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Meowing Dogs and Barking Cats: Supreme Court Grants Certiorari to Determine Service Advisors’ Eligibility for Overtime Pay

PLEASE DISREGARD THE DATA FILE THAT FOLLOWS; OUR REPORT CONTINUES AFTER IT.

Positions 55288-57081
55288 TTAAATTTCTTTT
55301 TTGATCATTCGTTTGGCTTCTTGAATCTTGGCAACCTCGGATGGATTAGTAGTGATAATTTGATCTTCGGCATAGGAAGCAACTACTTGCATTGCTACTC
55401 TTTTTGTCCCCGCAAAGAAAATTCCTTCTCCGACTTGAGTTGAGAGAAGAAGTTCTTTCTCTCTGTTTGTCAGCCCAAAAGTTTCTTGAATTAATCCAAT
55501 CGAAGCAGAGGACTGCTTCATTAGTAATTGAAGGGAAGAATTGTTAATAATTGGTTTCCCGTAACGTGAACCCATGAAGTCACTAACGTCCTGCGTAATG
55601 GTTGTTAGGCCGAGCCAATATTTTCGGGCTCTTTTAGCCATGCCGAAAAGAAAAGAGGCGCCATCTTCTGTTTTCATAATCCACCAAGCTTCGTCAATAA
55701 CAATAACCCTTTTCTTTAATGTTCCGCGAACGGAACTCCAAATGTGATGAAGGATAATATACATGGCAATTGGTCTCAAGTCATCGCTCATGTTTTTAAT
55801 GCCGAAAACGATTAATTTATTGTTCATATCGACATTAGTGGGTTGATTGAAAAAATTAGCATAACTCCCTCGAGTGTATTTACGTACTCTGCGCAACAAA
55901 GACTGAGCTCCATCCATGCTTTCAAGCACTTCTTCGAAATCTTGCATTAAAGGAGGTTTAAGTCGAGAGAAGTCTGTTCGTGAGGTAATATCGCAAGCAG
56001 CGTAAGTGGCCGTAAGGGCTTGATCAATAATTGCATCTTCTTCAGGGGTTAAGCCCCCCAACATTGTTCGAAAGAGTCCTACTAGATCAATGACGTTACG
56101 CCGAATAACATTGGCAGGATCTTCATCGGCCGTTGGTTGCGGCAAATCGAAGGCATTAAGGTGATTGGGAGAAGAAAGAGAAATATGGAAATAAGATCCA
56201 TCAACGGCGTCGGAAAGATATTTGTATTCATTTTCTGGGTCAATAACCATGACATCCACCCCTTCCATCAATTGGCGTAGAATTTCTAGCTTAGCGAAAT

The Supreme Court recently granted certiorari in Navarro v. Encino Motorcars, LLC, after the Ninth Circuit found that the FLSA exemption for overtime pay does not apply to car dealership service advisors. The relevant FLSA exemption applies to “any salesman, partsman, or mechanic primarily engaged in selling or servicing automobiles.” Service advisors diagnose vehicle service needs and suggest additional services for the maintenance of vehicles. They are paid on a commission basis only, and receive neither an hourly wage nor a salary. Car dealerships have for years relied on the FLSA language and a comprehensive set of case law establishing service advisors’ exemption from overtime pay. In fact, the Ninth Circuit is the first court, state or federal, to find that the exemption does not apply to service advisors. The Ninth Circuit focused its analysis on the grammatical interpretation of the FLSA exemption—namely, whether both verb clauses (selling or servicing) apply to all three subjects (salesman, partsman or mechanic). Writing for the Ninth Circuit, Judge Graber found that only those employees who sell cars are salesman and only those who personally service vehicles are mechanics or partsman. The language of the FLSA, according to Judge Graber, does not logically allow the interpretation that all verb clauses apply to all subjects; therefore, it cannot be said that the exemption applies to a service advisor who is, essentially, a salesman engaged in servicing cars. After intense grammatical foreplay, the Ninth Circuit’s decision was ultimately based on its interpretation of the Department of Labor’s regulatory definitions, which it argued are in line with the Ninth Circuit’s view. While the Ninth Circuit found the Department of Labor’s narrow definitions to be reasonable, the Fourth Circuit disagreed in its 2004 case analyzing the same exemption and definitions. The Fourth Circuit found the DOL’s narrow definitions to be unreasonable and instead held that the exemptions apply to anyone in the general business of selling or servicing cars, which includes service advisors. The Fourth Circuit’s interpretation stands for the proposition that the limitations of selling or servicing cars apply to all three types of employees. In other words, the ordinary construction of a list of subjects (salesman, partsman or mechanic) followed by a list of verbs (selling or servicing) is that each subject is linked to each verb. The Ninth Circuit addressed this point and found it to be blatantly incorrect and in contravention of the DOL’s statutory definitions. The Ninth Circuit attempted to emphasize this point with the following hypothetical: “if my dogs or cats are barking or meowing, then I know that they need be let out.” It explained that, in the Fourth Circuit’s grammatical interpretation, that phrase would include a meowing dog and a barking cat. Most English speakers would make the logical conclusion that the implicit limitations of the phrase refer only to a barking dog and meowing cat. According to the Ninth Circuit, this analytical framework is equally applicable to the FLSA exemption and leads to the conclusion that service advisors are not exempt employees. Grammatical intricacies aside, the Ninth Circuit’s decision rejecting the applicability of the exemption may have far-reaching implications for a workforce comprised of more than 50,000 service advisors. If allowed to stand, the decision will require restructuring of what has been a widely accepted and settled compensation practice in the nation’s car dealership industry.


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